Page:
Platonism, rendered as a proper noun, is the philosophy of Plato or the name of other philosophical systems considered derived from it. In narrower usage, rendered as a common noun, refers to the philosophy that affirms the existence of abstract objects, which are asserted to "exist" in a "third realm" distinct both from the sensible external world and from the internal world of consciousness, is the opposite of nominalism. Lower case "platonists" need not accept any of the doctrines of Plato. In a narrower sense, the term might indicate the doctrine of Platonic realism; the central concept of Platonism, a distinction essential to the Theory of Forms, is the distinction between the reality, perceptible but unintelligible, the reality, imperceptible but intelligible. The forms are described in dialogues such as the Phaedo and Republic as transcendent perfect archetypes of which objects in the everyday world are imperfect copies. In the Republic the highest form is identified as the Form of the Good, the source of all other forms, which could be known by reason.
In the Sophist, a work, the forms being and difference are listed among the primordial "Great Kinds". In the 3rd century BC, Arcesilaus adopted skepticism, which became a central tenet of the school until 90 BC when Antiochus added Stoic elements, rejected skepticism, began a period known as Middle Platonism. In the 3rd century AD, Plotinus added mystical elements, establishing Neoplatonism, in which the summit of existence was the One or the Good, the source of all things. Platonism had a profound effect on Western thought, many Platonic notions were adopted by the Christian church which understood Plato's forms as God's thoughts, while Neoplatonism became a major influence on Christian mysticism, in the West through St Augustine, Doctor of the Catholic Church whose Christian writings were influenced by Plotinus' Enneads, in turn were foundations for the whole of Western Christian thought; the primary concept is the Theory of Forms. The only true being is founded upon the forms, the eternal, perfect types, of which particular objects of moral and responsible sense are imperfect copies.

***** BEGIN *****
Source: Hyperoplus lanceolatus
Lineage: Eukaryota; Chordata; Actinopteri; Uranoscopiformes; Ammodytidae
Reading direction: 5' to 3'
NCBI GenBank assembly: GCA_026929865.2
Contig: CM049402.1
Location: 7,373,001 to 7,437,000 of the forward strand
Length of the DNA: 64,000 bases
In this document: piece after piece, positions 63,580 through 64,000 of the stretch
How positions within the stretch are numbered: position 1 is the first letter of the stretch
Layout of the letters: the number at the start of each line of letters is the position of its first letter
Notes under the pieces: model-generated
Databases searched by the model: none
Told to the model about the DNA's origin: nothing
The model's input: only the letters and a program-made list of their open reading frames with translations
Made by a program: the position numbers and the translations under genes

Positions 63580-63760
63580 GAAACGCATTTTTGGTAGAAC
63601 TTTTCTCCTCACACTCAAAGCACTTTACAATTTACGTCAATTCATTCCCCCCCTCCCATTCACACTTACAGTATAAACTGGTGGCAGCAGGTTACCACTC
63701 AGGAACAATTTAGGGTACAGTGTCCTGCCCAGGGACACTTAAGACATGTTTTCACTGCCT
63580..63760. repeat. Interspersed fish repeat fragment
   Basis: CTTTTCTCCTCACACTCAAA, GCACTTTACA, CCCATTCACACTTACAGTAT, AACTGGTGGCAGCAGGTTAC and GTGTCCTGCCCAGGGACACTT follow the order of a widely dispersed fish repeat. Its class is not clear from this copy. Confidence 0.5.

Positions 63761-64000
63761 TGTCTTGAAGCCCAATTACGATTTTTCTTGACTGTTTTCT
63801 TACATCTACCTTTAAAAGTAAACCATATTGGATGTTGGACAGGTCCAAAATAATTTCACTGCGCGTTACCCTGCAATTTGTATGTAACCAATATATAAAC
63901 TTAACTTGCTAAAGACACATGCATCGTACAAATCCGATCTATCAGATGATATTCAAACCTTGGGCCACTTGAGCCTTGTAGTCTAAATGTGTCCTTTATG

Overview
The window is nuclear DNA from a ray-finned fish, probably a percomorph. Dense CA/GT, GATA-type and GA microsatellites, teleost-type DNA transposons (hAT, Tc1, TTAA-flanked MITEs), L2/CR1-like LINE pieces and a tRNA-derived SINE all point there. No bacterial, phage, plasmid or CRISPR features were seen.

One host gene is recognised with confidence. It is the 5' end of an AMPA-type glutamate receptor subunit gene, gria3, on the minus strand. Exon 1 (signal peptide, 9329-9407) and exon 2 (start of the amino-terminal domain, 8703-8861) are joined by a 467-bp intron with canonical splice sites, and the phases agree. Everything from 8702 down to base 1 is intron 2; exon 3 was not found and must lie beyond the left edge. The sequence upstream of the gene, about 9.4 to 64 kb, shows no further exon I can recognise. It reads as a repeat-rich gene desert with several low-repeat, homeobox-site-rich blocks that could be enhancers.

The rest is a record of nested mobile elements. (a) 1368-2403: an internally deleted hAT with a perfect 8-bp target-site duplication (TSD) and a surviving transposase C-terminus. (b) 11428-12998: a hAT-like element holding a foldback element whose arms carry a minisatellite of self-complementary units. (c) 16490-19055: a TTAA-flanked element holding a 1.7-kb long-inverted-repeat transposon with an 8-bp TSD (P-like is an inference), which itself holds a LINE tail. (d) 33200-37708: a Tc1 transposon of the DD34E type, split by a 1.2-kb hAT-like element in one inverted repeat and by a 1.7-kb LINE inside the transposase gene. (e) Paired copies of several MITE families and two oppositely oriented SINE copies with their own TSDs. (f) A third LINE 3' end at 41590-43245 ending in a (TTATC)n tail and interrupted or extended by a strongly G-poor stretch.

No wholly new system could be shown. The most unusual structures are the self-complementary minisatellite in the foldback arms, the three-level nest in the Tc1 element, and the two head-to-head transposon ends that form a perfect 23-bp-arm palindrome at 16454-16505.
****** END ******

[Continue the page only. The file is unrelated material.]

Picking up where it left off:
The multitude of objects of sense, being involved in perpetual change, are thereby deprived of all genuine existence. The number of the forms is defined by the number of universal concepts which can be derived from the particular objects of sense; the following excerpt may be representative of Plato's middle period metaphysics and epistemology: "Since the beautiful is opposite of the ugly, they are two." "Of course." "And since they are two, each is one?" "I grant that also." "And the same account is true of the just and unjust, the good and the bad, all the forms. Each of them is itself one, but because they manifest themselves everywhere in association with actions and one another, each of them appears to be many." "That's right." "So, I draw this distinction: On one side are those you just now called lovers of sights, lovers of crafts, practical people. "How do you mean?" "The lovers of sights and sounds like beautiful sounds, colors and everything fashioned out of them, but their thought is unable to see and embrace the nature of the beautiful itself."